One of the best things about working in education is getting to work with other teachers. Teachers are incredible people. I wouldn’t want to work alongside anybody else. So here are a few things the very best of my teacher acquaintances have taught me.
1. They’re not giving you a hard time; they’re having a hard time.
A head of year made me want to scream when this was the response to pretty much every concern I had about a pupil with ASD in his year group. But you know what? He was right. It’s not an excuse. It doesn’t mean that consequences are waivered for poor behaviour. It’s not a solution. But it helps me hugely: so often, it’s worse for them than it is for us. Humanity is everything.
2. Don’t be afraid to stand at the front.
As a new teacher, I wanted to be constantly in amongst the children. Supporting them, checking their work, pushing those who needed pushing. But so often, as soon as I would help one pupil, low level murmurs started bubbling up and the classroom would cease to be that bastion of calm and focus I wanted it to be. My amazing NQT mentor gave me a suggestion: just stand at the front. Be a positive, firm, supportive influence watching the pupils work incredibly hard. As an NQT, it was massively helpful. Nowadays it’s not needed quite so much, but I’m glad it was an early tool in my repertoire.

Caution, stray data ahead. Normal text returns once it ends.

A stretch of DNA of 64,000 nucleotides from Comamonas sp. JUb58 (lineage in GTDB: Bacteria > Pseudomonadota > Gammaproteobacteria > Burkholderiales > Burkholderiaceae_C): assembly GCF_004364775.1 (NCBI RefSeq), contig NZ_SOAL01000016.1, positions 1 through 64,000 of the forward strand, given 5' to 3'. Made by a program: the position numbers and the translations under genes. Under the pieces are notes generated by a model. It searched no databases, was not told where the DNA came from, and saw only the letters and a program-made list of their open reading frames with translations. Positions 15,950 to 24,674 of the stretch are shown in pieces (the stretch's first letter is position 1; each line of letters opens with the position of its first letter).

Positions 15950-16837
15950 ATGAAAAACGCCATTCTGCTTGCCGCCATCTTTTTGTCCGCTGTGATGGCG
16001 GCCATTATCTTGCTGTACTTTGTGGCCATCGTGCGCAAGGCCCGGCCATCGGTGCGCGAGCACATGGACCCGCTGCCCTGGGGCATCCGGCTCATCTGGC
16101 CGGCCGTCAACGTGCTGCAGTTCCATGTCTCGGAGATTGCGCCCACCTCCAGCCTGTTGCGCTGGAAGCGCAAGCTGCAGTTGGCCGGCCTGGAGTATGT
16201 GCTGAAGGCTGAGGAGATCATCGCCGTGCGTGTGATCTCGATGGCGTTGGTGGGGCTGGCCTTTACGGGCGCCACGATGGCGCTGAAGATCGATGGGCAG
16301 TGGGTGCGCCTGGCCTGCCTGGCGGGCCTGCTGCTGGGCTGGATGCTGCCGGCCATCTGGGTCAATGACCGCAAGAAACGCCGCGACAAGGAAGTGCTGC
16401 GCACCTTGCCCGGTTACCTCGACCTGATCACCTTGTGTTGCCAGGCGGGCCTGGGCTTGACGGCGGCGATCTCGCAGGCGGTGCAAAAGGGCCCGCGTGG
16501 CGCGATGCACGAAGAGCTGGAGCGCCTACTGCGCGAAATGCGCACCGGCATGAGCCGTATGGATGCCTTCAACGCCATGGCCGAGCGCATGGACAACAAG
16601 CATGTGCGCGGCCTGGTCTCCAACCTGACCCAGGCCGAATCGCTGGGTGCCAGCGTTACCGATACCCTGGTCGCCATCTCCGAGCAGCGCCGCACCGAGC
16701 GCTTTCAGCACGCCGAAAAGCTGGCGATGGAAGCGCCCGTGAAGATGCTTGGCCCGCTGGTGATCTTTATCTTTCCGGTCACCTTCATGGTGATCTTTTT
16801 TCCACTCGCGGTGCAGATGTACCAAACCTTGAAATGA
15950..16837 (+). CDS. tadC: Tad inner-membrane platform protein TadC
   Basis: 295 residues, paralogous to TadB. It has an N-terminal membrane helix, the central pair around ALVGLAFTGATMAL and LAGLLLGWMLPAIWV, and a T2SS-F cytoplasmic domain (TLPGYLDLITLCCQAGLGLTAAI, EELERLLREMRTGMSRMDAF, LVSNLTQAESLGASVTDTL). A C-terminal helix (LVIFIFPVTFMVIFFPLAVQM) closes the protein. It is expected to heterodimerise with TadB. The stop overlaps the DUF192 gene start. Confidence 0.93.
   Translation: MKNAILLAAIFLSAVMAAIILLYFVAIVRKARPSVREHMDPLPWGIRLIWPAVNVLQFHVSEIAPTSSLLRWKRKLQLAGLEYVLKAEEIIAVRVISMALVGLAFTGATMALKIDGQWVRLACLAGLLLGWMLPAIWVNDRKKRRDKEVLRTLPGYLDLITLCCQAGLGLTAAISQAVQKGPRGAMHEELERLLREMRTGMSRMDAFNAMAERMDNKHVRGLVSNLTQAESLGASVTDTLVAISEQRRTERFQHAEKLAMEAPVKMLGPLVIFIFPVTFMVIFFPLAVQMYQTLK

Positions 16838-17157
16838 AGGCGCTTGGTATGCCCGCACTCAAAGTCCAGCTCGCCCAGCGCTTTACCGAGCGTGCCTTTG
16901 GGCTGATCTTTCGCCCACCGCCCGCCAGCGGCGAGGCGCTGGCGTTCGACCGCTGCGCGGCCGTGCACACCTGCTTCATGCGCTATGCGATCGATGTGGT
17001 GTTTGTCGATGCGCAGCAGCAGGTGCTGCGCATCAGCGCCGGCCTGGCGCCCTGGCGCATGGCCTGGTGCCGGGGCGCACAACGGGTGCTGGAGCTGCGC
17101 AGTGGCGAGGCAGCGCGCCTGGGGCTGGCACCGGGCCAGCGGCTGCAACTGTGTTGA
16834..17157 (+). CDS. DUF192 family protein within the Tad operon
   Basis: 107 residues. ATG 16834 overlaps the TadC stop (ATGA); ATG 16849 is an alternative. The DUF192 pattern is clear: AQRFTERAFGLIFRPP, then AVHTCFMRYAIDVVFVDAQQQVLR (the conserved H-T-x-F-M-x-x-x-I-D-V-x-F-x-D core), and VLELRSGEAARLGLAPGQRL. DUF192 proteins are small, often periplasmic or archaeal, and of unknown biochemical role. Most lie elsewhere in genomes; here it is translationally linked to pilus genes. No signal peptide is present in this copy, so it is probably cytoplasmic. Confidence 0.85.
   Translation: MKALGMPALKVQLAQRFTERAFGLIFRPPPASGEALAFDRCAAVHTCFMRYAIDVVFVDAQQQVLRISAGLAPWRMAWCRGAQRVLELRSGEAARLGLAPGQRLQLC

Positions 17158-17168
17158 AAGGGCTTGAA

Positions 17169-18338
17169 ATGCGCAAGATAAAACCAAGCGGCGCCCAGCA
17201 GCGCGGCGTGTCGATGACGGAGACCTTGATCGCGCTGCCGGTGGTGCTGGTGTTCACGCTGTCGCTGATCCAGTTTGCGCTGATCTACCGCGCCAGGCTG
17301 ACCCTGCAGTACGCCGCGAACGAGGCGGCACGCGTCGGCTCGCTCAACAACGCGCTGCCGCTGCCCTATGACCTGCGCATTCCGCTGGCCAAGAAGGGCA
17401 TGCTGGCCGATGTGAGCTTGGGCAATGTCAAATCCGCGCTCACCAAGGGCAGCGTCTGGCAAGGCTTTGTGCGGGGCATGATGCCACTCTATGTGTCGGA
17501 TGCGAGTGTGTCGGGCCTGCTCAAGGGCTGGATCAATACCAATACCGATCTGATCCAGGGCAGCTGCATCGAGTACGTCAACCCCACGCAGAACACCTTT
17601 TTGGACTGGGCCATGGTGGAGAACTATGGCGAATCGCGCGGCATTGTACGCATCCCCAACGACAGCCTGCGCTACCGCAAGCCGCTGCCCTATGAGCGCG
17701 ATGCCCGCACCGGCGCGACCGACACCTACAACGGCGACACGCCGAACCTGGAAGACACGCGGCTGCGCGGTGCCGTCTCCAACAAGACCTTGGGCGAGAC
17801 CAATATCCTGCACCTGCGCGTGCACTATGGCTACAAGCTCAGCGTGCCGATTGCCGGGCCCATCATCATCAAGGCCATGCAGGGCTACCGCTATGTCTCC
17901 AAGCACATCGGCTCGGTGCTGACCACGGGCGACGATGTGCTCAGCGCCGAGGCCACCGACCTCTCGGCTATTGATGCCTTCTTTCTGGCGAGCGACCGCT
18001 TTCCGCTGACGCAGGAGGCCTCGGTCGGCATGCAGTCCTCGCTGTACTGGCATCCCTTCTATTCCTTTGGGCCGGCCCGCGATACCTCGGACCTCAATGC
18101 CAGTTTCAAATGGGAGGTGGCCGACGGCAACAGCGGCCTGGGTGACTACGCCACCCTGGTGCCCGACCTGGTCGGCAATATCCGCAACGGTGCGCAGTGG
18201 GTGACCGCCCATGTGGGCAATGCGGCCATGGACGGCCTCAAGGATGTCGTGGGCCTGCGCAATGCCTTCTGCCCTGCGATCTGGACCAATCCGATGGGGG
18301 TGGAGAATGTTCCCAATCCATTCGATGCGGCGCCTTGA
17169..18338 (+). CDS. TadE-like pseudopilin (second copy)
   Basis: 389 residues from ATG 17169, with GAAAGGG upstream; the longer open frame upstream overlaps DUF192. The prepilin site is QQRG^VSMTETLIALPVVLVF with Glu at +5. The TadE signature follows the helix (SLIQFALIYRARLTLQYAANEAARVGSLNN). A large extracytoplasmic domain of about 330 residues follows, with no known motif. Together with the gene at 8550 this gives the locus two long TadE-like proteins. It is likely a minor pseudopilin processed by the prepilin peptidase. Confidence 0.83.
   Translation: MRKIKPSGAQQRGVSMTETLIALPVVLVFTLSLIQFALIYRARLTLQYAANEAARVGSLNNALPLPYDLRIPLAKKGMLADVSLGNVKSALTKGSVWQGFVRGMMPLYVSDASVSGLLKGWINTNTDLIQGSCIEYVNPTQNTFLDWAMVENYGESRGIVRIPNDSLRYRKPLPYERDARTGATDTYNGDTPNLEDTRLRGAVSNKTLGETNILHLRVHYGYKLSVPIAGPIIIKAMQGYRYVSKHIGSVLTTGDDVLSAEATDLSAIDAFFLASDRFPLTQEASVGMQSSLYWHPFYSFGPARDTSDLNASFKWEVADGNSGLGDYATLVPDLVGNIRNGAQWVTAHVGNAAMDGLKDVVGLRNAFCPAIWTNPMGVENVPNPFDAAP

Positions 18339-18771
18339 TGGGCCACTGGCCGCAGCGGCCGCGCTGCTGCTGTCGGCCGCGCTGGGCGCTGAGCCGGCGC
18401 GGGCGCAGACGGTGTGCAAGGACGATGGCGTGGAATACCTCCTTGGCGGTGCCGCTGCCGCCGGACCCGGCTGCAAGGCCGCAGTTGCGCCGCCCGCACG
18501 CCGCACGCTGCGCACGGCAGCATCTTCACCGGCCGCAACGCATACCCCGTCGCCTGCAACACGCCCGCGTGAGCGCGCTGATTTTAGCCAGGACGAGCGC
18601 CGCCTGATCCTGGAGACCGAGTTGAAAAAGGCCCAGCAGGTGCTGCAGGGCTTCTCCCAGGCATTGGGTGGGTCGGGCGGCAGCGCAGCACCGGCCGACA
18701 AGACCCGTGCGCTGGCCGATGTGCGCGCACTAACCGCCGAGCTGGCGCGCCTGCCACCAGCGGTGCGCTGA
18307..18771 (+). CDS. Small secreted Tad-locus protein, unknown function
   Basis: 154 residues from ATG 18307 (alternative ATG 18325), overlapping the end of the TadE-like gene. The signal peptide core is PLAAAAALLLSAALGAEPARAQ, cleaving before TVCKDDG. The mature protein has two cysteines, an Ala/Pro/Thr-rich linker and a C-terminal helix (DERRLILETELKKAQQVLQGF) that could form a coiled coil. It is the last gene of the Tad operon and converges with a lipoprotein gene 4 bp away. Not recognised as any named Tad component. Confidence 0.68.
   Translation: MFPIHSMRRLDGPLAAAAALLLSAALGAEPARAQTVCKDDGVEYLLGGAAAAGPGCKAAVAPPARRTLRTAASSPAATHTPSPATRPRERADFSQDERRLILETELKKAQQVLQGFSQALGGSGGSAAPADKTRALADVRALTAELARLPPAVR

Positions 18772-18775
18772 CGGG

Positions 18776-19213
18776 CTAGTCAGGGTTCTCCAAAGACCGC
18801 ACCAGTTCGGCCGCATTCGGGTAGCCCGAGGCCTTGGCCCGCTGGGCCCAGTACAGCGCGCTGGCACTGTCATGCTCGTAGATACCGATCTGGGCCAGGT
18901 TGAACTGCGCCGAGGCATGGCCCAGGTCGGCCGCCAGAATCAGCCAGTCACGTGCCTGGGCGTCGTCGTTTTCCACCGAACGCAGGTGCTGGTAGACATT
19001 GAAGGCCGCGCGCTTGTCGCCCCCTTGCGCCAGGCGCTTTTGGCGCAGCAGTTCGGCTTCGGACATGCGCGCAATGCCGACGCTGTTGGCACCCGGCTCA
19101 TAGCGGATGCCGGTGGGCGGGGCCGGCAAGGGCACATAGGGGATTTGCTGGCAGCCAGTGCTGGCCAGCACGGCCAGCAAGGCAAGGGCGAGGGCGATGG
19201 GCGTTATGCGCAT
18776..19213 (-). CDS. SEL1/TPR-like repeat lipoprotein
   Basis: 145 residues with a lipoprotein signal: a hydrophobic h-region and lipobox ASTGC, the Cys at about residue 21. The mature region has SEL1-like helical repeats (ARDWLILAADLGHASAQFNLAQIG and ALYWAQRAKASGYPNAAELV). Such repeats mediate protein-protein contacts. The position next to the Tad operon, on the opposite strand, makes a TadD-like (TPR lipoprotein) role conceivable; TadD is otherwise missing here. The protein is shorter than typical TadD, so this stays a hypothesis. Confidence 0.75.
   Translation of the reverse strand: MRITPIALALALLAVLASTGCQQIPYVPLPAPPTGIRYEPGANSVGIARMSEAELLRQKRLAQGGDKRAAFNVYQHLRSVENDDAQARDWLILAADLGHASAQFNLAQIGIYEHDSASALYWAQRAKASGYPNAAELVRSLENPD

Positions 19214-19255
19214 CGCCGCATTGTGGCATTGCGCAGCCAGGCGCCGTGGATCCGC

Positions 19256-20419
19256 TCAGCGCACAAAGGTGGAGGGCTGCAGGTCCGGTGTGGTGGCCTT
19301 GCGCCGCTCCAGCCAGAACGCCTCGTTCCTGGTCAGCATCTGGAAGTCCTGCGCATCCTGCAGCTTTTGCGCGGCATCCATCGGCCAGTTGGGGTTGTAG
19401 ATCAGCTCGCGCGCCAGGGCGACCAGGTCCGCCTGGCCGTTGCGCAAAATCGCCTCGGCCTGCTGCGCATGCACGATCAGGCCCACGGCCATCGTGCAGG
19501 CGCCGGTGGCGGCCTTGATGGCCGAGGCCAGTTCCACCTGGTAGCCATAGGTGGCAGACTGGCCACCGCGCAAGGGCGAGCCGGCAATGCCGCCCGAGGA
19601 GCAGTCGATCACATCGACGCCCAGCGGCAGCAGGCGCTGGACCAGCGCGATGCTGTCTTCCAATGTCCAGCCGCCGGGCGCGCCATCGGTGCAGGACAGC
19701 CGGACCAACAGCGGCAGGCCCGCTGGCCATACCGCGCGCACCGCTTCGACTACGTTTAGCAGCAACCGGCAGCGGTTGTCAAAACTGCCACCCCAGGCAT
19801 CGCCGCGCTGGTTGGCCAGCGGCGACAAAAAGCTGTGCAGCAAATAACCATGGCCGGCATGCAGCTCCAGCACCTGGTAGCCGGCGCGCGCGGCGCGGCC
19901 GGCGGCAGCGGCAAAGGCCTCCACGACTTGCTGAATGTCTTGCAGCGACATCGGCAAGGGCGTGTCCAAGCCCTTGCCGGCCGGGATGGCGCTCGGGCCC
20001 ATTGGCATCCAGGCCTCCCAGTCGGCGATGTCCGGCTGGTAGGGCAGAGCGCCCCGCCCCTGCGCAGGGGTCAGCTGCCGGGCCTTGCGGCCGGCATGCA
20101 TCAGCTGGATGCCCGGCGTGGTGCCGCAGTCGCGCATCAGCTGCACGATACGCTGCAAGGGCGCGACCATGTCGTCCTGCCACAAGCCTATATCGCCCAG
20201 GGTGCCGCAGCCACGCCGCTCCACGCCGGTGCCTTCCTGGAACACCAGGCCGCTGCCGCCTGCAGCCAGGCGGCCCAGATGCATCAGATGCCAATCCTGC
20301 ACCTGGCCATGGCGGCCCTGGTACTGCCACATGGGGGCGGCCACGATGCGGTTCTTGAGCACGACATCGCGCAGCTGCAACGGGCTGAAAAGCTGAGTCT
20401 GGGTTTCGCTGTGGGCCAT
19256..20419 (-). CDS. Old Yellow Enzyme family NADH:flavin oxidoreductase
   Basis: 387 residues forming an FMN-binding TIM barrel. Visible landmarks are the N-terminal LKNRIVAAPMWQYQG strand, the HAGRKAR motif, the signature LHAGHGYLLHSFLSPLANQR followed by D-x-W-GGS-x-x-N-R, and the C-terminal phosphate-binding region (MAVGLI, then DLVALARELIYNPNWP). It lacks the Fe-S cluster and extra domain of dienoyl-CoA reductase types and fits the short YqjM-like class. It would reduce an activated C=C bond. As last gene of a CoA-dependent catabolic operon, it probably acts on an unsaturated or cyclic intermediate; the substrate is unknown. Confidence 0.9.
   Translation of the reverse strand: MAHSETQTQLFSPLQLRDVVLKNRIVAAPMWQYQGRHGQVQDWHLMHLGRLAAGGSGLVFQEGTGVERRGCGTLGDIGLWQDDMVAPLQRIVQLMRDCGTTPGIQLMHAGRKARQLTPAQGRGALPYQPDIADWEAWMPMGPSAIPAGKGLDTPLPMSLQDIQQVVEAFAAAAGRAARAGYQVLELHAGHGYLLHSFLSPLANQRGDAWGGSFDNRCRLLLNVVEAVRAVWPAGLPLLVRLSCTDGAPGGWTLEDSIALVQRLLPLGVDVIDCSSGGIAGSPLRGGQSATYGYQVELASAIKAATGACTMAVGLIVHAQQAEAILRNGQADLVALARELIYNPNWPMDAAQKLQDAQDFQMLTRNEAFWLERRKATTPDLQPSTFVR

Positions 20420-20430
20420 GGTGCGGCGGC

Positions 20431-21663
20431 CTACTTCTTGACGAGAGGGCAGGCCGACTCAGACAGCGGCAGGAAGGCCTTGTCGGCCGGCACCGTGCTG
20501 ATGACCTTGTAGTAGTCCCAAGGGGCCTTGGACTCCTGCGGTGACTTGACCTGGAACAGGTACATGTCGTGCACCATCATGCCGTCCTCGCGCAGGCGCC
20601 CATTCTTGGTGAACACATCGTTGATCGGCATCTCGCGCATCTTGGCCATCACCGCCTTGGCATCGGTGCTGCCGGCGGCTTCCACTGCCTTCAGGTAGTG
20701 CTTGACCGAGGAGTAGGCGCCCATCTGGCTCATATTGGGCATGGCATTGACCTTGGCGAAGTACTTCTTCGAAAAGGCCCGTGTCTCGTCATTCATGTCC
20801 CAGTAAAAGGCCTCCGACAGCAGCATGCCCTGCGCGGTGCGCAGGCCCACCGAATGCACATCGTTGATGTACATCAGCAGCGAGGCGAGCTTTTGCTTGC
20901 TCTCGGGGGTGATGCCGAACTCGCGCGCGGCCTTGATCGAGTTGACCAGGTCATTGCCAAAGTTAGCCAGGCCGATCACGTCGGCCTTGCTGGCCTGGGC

3. Listen to what kids say. Theorise it.
I took the PGCE route into teaching. It came with its drawbacks, but one of the things I valued in it was its relentless, chin-scratching theorising of learners. A child says something surprising: write it down, theorise it. A child misbehaves: think about why, theorise it. A lesson doesn’t go well: don’t despair! Consider it as of theoretical importance. My PGCE tutor claimed this was the only way to survive in teaching. According to him, if you don’t find young people fundamentally fascinating, you won’t last long in education. I think I agree with him. (It also helps retain that cool, detached academic approach when they are driving you wild).
4. Meet students where they are.
Occasionally I get The Panic. That feeling that whatever I do, they’ll never make it. It’s just too hard. They’ve got too far to go. They’re too angry/demotivated/poorly-behaved/struggling. The Panic makes me feel utterly useless. And what’s more, it doesn’t help anything. At this point, I remember the mantra of a hugely experienced recently-retired teacher: “Just meet them where they are”. She says it calmly and happily. Meet them where they are. Take everything else from there. Somehow, in remembering this, The Panic just floats away. Because there’s not a lot else we can do, is there?
5. Celebrate your colleagues.
I had the pleasure of working with Rachel for three years. I have never known anyone to celebrate the people around her quite so readily. She would recognise the things people were doing, the hard work, the lessons, the marking, the great cup of tea they made… and celebrate it, loudly and regularly. Her celebrations cut through any threat of mundanity and they made as happy. Now, I try to be more like Rachel.